Genotypic and temperature effects on wheat grain yield and quality in a hot irrigated environment uri icon

abstract

  • High temperature influences both grain yield and end-use quality of wheat. The objectives of this study were to evaluate the performance of selected wheat genotypes under heat stress and to examine the effects of high temperatures during grain filling on grain yield and end-use quality parameters. Fifteen bread wheat genotypes in 2000/2001 and 18 eenotypes in 2002/2003 were evaluated under the optimum and late-sowing conditions of the irrigated hot environment of the Gezira Research Farm, Wad Medam, Sudan. The genotypes comprised released varieties and elite lines from the Sudanese wheat improvement programme. Data collected included grain yield, grain weight and grain end-use quality including protein content, protein composition, SDS sedimentation values (SDSS) and gluten strength as determined by mixograph analyses. High temperatures significantly decreased grain yield by decreasing grain weight. Although genotypes exhibited variation in magnitude of response, results indicated that high temperature during grain filling increased both soluble and insoluble protein contents, SDSS, mixograph peak height (MPH) and the descending slope at 2 min past peak (MDS). In contrast, mixograph peak time (MPT) and the curve width at 2 min past peak (MCW) were significantly decreased. Flour protein correlated positively with SDSS, MPH and MDS and negatively with MCW. MPT correlated negatively with MDS and positively with MCW. Results indicate that high temperature increased both soluble and insoluble protein contents, SDSS and MPH, and hence the gluten strength, but decreased flour mixing time and tolerance and hence the dough elasticity. Variation observed among genotypes suggests that grain end-use quality could be improved under high temperature conditions utilizing the available variability; however, it might require evaluation under various growing conditions.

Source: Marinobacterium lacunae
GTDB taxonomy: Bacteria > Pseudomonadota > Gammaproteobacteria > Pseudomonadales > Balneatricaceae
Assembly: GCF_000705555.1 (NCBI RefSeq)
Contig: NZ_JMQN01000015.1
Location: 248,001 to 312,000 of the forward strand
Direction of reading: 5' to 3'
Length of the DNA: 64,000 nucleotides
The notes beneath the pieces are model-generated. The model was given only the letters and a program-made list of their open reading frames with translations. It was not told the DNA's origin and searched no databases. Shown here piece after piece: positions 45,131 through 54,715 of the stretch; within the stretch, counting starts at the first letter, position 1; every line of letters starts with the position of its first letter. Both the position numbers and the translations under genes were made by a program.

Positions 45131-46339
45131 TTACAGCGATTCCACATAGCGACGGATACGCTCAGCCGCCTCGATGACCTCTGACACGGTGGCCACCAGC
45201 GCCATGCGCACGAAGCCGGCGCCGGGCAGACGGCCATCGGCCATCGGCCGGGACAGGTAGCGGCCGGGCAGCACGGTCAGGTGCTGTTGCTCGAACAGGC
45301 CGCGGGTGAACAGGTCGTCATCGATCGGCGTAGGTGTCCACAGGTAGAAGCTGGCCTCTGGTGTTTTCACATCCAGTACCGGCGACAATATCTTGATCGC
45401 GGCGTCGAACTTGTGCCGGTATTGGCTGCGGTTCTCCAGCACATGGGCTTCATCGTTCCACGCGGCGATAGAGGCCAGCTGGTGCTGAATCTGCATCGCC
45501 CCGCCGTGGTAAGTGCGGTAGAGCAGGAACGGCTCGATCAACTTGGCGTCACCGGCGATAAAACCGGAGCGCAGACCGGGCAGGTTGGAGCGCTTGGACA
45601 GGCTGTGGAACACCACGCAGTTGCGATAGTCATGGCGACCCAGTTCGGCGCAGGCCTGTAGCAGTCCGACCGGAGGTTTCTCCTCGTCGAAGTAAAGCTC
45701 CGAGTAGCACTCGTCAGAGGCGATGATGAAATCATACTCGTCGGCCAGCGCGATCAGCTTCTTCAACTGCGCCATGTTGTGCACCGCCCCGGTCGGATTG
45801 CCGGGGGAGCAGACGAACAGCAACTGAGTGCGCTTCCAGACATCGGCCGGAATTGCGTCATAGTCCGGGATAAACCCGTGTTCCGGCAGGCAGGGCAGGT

publication date

  • 2006
  • 2006